The Spirit of the Nation/The Botanic Gardens



By W. M. Downes, Author of "Poetic Sketches" &c.

In this sweet spot the lov'd are sleeping;
The sculptur'd angel, pure as snow,
Is, like the living mourner, weeping
For those who rest in death below;
On the white marble fond affection,
Above the buried and the cold,
Hath traced—ah, mournful retrospection!—
Their praise in characters of gold.

From sacred lore is here recorded
The mortal's hope—the mortal's doom—
It tells how virtue is rewarded,
It speaks of bliss beyond the tomb.
That glorious meed shall heaven be giving,
A crown to deck the sainted head,
Of him whose worth hath bless'd the living—
Who gave this shelter to the dead.

When here enshrin'd his dust reposes,
(Oh, distant be that gloomy day
Of grief to Erin's isle, when closes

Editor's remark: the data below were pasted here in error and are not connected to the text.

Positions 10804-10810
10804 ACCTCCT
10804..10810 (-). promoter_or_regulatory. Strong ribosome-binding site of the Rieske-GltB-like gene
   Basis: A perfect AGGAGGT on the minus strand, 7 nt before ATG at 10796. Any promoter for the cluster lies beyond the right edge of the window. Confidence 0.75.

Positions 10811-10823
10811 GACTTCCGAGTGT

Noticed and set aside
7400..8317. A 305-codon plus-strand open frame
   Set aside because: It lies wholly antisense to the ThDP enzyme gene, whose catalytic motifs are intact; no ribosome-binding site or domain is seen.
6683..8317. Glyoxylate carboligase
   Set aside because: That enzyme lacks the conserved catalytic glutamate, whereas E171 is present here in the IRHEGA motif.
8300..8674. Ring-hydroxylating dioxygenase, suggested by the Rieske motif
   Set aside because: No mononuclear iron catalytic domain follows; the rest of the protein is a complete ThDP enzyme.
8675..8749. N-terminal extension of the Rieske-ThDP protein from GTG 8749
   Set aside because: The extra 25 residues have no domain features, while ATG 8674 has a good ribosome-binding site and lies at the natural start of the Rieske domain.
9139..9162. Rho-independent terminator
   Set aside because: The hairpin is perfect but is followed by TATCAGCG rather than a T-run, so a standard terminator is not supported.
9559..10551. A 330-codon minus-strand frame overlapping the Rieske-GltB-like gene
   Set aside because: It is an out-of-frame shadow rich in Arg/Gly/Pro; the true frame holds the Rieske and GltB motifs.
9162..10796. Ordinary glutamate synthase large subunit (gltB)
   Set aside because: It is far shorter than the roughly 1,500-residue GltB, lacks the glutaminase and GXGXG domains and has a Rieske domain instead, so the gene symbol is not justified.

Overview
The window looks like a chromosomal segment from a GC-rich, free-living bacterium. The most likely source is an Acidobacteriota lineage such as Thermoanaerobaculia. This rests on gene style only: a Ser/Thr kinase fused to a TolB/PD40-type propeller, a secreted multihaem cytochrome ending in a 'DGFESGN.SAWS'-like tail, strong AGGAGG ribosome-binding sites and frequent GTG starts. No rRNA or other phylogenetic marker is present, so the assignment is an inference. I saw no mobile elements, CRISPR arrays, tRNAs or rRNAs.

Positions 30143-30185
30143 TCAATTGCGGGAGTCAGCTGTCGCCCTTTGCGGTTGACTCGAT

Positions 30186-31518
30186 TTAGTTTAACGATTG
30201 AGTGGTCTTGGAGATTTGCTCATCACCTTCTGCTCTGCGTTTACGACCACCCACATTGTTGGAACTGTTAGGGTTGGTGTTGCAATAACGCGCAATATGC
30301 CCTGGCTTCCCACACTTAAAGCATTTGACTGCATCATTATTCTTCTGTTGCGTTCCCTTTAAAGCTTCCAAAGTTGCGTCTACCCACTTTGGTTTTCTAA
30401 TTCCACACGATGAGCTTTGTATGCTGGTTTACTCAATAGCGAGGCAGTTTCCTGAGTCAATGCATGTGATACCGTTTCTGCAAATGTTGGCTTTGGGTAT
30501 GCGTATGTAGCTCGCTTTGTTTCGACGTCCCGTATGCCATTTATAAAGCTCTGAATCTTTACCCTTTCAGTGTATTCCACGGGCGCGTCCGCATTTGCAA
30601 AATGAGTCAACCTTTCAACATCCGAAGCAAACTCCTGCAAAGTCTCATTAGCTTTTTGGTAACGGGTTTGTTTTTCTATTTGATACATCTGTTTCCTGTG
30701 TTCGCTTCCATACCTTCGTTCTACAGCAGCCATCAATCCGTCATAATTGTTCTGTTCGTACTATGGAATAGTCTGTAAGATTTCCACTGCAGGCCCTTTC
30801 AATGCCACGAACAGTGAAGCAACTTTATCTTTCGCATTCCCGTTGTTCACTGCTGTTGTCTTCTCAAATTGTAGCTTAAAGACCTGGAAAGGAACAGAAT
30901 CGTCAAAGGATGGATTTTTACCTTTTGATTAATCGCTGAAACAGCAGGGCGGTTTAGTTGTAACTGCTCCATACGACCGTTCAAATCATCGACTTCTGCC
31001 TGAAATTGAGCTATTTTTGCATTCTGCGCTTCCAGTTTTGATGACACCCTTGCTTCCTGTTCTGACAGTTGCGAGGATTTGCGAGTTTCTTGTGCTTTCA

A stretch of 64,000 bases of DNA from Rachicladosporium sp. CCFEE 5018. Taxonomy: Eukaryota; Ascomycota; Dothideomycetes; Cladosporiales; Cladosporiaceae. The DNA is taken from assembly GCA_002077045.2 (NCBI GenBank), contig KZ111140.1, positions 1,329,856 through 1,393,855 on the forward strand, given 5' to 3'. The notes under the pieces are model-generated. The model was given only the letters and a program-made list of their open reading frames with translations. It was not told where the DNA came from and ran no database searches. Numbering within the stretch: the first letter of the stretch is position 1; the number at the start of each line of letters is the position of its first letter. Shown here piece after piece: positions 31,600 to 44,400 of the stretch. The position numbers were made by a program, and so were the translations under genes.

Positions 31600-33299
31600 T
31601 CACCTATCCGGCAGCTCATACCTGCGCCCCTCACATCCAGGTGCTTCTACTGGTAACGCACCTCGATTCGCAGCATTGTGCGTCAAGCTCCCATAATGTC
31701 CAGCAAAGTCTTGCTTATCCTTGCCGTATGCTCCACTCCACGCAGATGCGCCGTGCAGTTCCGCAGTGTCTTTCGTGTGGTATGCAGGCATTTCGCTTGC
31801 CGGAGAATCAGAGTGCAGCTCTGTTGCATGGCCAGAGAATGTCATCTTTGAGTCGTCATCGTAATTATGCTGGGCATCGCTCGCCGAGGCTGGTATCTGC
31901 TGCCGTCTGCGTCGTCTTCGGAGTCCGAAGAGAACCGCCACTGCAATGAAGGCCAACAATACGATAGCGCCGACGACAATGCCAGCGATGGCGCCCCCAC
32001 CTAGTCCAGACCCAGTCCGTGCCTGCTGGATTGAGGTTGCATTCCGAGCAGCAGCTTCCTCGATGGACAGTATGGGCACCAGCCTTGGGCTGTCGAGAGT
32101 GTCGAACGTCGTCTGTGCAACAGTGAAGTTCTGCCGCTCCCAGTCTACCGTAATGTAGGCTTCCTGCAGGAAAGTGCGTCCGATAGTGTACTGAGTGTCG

The grave o'er Mathew's honour'd clay,)
That cross, the type of man's salvation,
Shall mark the spot through many an age,
The tomb of fondest veneration,
Where lies the patriot, saint, and sage!

Well may they bless his parted spirit,
The moral race of future times,
Rejoicing they no more inherit
Their country's bane, her woes and crimes.
Yes; those unborn, with pious feeling,
To whom his fame shall yet be known,
In solemn circle will be kneeling,
Young pilgrims round that hallow'd stone.

Each age his memory renewing,
As sweet and bright as spring's return,
Shall virtue's genius still be strewing
Undying bloom upon that urn,
Where lies the man whose fame ascended,
Like incense sacred, pure, sublime!
Whose name and deeds, though life be ended,
Shall live beyond the bounds of time!